So, comfits, not really rainbows, but multicoloured. Fastidious comes to mind. Can you have a fastidious rainbow?  Are we really pushing it now? Maybe that’s it. Not a rainbow, but multicoloured, multifaceted. And fastidious. 

Finance, writing, fishing, water fights, alcopops, motor bikes, camping, oranges, comfits, language in general, Latin in particular (Dictum Mayum Pactum), singing, pubs, being thrown out of nightclubs, elite and pocket money. In no particular order. Variety. It’s the spice of life. Everything is in there. Everything that informs me, supported me, originally in the literal sense – now supporting me in a different fashion. Guiding, encouraging, helping to distill the essence of what should make it all tick. Coaching, questioning, constantly. Encouraging my own questioning. 

A rainbow, tied up with white, once. 

A rainbow, close to white, once. 

Like the prism, white comes in one side, the rainbow leaves through the other. Closely connected, both are constant, yet separate. Two sides of the same coin. Two complementary manifestations of the presence of light and of the amalgam of colour. Murky rainbow and white. 

To quote the murky orange rainbow, 

“Well I’m still chasing rainbows, so why shouldn’t you be? Keep chasing your rainbows, folks, it’s better than growing old.” 

The eternal Peter Pan. Educated and informed, but still Peter Pan. 

Murky rainbow on the outside, Peter Pan on the inside. 

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Work in Progress

In direct response to the original premise of the exhibition – ” Work in Progress ” , the arts being under attack in education – I’d like to make the following point. There is the old adage that you can lead a horse to water but you can’t make him drink. And also the quote that “Education is an admirable thing, but it is well to remember from time to time that nothing worth knowing can be taught.” – Oscar Wilde.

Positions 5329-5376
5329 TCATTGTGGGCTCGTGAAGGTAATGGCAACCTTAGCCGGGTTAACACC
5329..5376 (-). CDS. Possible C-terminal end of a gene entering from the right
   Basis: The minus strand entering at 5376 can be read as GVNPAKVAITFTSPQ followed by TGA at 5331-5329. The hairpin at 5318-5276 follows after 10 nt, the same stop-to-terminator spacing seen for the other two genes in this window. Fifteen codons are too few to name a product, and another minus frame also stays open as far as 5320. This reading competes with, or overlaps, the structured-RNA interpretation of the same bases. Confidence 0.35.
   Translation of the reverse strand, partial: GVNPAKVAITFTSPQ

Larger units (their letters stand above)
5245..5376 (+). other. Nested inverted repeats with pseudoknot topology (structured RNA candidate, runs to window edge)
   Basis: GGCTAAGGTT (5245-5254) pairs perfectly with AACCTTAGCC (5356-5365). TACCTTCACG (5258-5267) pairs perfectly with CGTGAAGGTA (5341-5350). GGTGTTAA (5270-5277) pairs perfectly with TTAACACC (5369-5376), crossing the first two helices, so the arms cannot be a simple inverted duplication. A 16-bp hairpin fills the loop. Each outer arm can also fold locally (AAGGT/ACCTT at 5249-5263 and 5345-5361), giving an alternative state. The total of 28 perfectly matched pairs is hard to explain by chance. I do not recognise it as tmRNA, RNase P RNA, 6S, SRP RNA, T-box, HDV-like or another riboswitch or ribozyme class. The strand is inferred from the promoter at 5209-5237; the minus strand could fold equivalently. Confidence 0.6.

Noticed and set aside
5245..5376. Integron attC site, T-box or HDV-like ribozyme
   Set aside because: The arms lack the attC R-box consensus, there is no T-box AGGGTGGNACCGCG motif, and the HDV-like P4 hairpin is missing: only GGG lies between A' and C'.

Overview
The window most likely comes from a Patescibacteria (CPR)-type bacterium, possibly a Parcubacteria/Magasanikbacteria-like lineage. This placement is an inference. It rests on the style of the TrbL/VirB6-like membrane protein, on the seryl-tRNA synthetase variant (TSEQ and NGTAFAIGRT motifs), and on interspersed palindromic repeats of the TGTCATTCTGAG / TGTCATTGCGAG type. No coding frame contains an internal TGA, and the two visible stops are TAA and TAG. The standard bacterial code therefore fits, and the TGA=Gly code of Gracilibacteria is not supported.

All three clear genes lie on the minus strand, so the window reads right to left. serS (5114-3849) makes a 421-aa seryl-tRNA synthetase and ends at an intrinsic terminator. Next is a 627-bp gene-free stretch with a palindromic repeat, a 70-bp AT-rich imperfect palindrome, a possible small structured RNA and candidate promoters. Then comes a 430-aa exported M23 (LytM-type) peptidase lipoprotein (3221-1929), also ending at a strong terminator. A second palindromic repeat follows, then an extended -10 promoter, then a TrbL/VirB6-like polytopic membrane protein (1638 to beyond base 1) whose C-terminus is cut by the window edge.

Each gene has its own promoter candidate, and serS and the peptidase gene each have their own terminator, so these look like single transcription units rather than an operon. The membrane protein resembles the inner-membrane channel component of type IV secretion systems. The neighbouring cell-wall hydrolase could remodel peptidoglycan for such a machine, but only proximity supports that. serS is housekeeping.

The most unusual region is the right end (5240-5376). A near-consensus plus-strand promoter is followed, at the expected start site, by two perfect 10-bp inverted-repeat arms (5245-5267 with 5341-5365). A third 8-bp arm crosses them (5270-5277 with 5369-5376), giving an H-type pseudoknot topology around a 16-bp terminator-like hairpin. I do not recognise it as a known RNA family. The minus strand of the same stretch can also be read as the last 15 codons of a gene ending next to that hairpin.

I don’t think that art education has the ability to produce creativity that was not there in the first place. Of course it provides a valuable grounding in the theory and the mechanics of all facets of art, but the spark has to be there in some way, before it can be kindled. I’d love books such as John Berger’s “Ways of seeing” to be required reading in schools in the same way that ‘An Inspector Calls” is. Education in the arts can be a massive eye opener for many, but how much basic art education is necessary for those who genuinely don’t have a creative bone in their body? I feel that art education’s most valuable asset, both in schools and in tertiary education, is time. Time to think, to reflect, to produce without expectation, to mess up, in a way that other facets of education don’t posses. They are more concerned with skills and information. With art education, the nurturing of something that people very often don’t realize themselves that they have is so important. For many it’s the feeling that there is something that needs to be said, in the same way as writing, which might come after the realization that this is important to them. It might never occur to the individual that they have something worth giving or saying, it needs to be coaxed out of them, and in a society that doesn’t always value that as much as the financial benefits of other paths, that can be a struggle to find in the first place. So much can be repressed and squashed by the time we get to our teenage years, when doodling and musings have to give way to serious work. Doodling and musings ARE serious work.

I’m aware that I’ve been extremely lucky to have had the arts education that I have, through GCSE, A levels and then five years at art college. And everything I’ve learned since. Along with the support from my parents and family to spend time on what often must seem like a selfish exercise – I’m eternally grateful for my early creative education, with input from very different teachers, who variously taught me about colour -Miss Rabey, about tone and shading – Mrs Susanne White, and one who let me cut pictures out of magazines for whole double lessons, without ever saying it was a waste of time. Possibly the most valuable thing I ever learned to do. Yay for Miss Sarah Nicolle.